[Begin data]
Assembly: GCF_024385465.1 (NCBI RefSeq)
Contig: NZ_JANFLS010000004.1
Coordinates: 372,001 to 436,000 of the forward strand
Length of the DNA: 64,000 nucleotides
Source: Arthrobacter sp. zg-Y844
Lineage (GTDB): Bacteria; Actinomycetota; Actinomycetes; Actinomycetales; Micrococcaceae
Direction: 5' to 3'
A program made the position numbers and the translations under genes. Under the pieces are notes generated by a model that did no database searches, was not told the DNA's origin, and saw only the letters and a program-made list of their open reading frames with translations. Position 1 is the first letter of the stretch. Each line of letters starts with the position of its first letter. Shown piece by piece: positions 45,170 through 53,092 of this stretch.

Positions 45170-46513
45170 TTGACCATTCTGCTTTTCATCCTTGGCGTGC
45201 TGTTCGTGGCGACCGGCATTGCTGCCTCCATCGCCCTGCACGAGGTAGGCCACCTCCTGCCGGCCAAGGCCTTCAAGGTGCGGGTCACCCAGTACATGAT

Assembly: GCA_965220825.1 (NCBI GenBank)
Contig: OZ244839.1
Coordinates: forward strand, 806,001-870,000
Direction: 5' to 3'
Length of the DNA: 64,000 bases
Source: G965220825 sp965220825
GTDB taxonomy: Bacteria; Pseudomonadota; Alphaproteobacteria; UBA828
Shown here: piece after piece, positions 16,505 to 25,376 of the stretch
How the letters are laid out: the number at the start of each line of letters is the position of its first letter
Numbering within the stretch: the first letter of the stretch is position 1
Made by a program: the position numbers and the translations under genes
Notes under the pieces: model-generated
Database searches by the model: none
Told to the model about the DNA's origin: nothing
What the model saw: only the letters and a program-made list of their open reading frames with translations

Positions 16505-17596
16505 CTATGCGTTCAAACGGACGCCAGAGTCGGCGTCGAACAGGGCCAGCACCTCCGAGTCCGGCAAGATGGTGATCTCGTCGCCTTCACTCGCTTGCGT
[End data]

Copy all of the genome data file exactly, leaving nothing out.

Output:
Assembly: GCF_024385465.1 (NCBI RefSeq)
Contig: NZ_JANFLS010000004.1
Coordinates: 372,001 to 436,000 of the forward strand
Length of the DNA: 64,000 nucleotides
Source: Arthrobacter sp. zg-Y844
Lineage (GTDB): Bacteria; Actinomycetota; Actinomycetes; Actinomycetales; Micrococcaceae
Direction: 5' to 3'
A program made the position numbers and the translations under genes. Under the pieces are notes generated by a model that did no database searches, was not told the DNA's origin, and saw only the letters and a program-made list of their open reading frames with translations. Position 1 is the first letter of the stretch. Each line of letters starts with the position of its first letter. Shown piece by piece: positions 45,170 through 53,092 of this stretch.

Positions 45170-46513
45170 TTGACCATTCTGCTTTTCATCCTTGGCGTGC
45201 TGTTCGTGGCGACCGGCATTGCTGCCTCCATCGCCCTGCACGAGGTAGGCCACCTCCTGCCGGCCAAGGCCTTCAAGGTGCGGGTCACCCAGTACATGAT

Assembly: GCA_965220825.1 (NCBI GenBank)
Contig: OZ244839.1
Coordinates: forward strand, 806,001-870,000
Direction: 5' to 3'
Length of the DNA: 64,000 bases
Source: G965220825 sp965220825
GTDB taxonomy: Bacteria; Pseudomonadota; Alphaproteobacteria; UBA828
Shown here: piece after piece, positions 16,505 to 25,376 of the stretch
How the letters are laid out: the number at the start of each line of letters is the position of its first letter
Numbering within the stretch: the first letter of the stretch is position 1
Made by a program: the position numbers and the translations under genes
Notes under the pieces: model-generated
Database searches by the model: none
Told to the model about the DNA's origin: nothing
What the model saw: only the letters and a program-made list of their open reading frames with translations

Positions 16505-17596
16505 CTATGCGTTCAAACGGACGCCAGAGTCGGCGTCGAACAGGGCCAGCACCTCCGAGTCCGGCAAGATGGTGATCTCGTCGCCTTCACTCGCTTGCGT